Transforming metal into usable components is an age-old challenge. But creating metal parts with the speed, accuracy and flexibility required by modern manufacturing ramps up technological demands for an already exacting process.
Round solid metal bar or tubing is the base material for a vast array of components for products ranging from automotive drive shafts and exhaust systems to home appliances and firearms. Through multiple steps, long pieces of the raw stock are machined to meet specified lengths and other parameters.
“Our cutoff machines are at the front of the line and that’s where the drive for optimal production rates and precision begins,” said Darin Drennan, president, Modern Machine Tool Company. “Our equipment must consistently deliver product to specification or else the entire line could be compromised.”
Founded in 1916, Modern Machine Tool Company quickly established a reputation for its initial product offering – a hand-operated lathe cutoff machine. Today, the company’s portfolio includes lathe-style, high production cutoff machines for round stock and complementary equipment featuring sophisticated automation technology. The Jackson, Michigan, company serves a global customer base.
Delivering Multifunctional Performance
“Modern Machine prides itself on continually updating and improving our products,” Drennan said. “Years ago, it may have taken three or four machines to do what one machine can do today.”
For cost-conscious manufacturers, multifunctional equipment conserves valuable floor space – and helps improve production efficiency since material does not need to be transferred as frequently.
In a cutoff machine, tool slides and the spindle do the bulk of the work. While the spindle rotates the metal bar or tube, programmable tool slides perform the operations. In a typical application, a single Modern Machine can automatically load, position and cut stock to length. It can also chamfer the outer diameter (OD), turn it on the OD, bore the inner diameter (ID) – and thread the OD or ID depending on specifications.
A Cost-Effective Choice: Programmable Numeric Control (PNC)
For years, Modern Machine relied on dedicated computer numerical control (CNC) systems for its multi-axis, multifunctional machines.
“With our latest control system upgrade, we aimed to meet customer demand for precision and additional functionality more cost effectively,” Drennan explained. “Specifically, our goal was to incorporate simple threading without a full-blown CNC system.”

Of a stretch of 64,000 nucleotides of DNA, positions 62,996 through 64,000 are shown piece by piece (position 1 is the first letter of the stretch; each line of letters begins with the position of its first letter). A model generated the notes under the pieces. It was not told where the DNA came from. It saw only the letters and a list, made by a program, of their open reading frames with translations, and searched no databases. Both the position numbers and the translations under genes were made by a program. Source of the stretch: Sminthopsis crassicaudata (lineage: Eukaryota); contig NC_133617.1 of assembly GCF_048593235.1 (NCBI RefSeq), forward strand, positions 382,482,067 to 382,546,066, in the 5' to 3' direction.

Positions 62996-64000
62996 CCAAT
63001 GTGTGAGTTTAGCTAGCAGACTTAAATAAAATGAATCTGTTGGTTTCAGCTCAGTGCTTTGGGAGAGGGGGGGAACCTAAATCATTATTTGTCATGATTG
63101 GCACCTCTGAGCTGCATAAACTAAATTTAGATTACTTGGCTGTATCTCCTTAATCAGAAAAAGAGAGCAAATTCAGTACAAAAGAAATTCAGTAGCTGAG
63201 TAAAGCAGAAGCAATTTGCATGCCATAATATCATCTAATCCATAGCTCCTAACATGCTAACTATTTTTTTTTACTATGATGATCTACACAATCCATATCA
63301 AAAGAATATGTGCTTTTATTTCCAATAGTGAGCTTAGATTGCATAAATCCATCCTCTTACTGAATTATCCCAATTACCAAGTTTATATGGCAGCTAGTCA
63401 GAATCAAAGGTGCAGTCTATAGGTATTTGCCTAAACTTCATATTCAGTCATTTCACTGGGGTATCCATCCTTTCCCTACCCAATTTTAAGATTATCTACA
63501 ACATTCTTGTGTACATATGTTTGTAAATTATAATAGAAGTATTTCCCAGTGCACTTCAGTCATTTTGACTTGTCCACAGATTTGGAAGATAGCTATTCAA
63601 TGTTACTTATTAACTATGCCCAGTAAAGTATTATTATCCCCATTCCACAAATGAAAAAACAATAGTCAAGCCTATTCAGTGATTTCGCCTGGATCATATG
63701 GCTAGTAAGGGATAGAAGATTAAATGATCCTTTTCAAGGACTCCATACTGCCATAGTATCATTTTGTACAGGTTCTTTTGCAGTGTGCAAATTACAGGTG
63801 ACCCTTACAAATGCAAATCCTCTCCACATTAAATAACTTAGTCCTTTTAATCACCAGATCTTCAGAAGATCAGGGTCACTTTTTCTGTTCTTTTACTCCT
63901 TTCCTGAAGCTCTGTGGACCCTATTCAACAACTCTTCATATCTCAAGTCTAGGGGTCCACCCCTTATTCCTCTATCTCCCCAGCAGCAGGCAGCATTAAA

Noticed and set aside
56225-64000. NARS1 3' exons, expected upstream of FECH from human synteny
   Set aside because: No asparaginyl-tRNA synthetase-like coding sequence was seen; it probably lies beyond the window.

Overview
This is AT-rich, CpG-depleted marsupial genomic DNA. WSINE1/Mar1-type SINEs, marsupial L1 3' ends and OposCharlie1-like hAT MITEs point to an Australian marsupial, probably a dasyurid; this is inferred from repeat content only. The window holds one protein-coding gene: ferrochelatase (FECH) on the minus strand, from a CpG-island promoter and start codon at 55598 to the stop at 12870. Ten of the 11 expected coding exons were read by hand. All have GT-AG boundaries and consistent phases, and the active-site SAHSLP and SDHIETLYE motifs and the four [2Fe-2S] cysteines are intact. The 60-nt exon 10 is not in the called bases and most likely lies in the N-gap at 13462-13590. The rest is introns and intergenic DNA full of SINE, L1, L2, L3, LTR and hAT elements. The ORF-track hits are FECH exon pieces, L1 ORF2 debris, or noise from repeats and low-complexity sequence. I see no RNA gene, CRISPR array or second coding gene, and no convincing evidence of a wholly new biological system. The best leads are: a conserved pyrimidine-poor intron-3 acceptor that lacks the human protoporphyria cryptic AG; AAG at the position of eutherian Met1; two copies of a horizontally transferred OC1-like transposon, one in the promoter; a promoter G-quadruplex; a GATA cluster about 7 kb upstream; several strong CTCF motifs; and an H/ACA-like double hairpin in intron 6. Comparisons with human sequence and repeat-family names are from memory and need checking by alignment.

To achieve this performance, the company standardized on a Rockwell Automation® control platform, featuring programmable numeric control (PNC), which is capable of supporting RS274D part programs. The system is based on an Allen-Bradley® CompactLogix™ controller, Allen-Bradley Kinetix® 5700 servo drives and Allen-Bradley PowerFlex® 525 AC drives. The system is integrated on an EtherNet/IP™ network and monitored on an Allen-Bradley PanelView™ Plus 7 graphic interface.
“We worked with a Rockwell Automation consultant over a four-day period to program the capabilities we needed,” Drennan said. “We now have the ability to perform linear and circular interpolation of our slides – plus turning, boring and simple threading applications on the Rockwell Automation platform.”
Flexible Performance. Intuitive Operation.
For the vast majority of applications, the PNC solution delivers the machining required – and allows the company’s customers to use the same control platform for all Modern Machine equipment in their plants.
The robust capabilities of the control platform – combined with easy tooling changeover – also improves machine agility.
“The ability to run a wide range of parts on one machine is very much in demand,” Drennan said. “Our machines are built for quick, cost-effective changeovers.”
Typically, changing from one stock diameter to another can be completed in less than 15 minutes with minimal tooling. Operators can activate the correct product parameters in seconds from the part program library on the easy-to-use HMI.
“One of the biggest challenges our customers face is attracting skilled workers,” said Drennan. “The more complex a system is, the harder it is to find and train people who can operate it.”
Drennan added: “By standardizing on a single control platform – and intuitive HMI – we enable easier integration with other equipment in the plant and help our customers address workforce challenges.”
Allen-Bradley, CompactLogix, Kinetix, Listen.Think.Solve., PanelView, PowerFlex, Rockwell Automation and Rockwell Software are trademarks of Rockwell Automation, Inc. EtherNet/IP is a trademark of ODVA, Inc. Trademarks not belonging to Rockwell Automation are the property of their respective companies.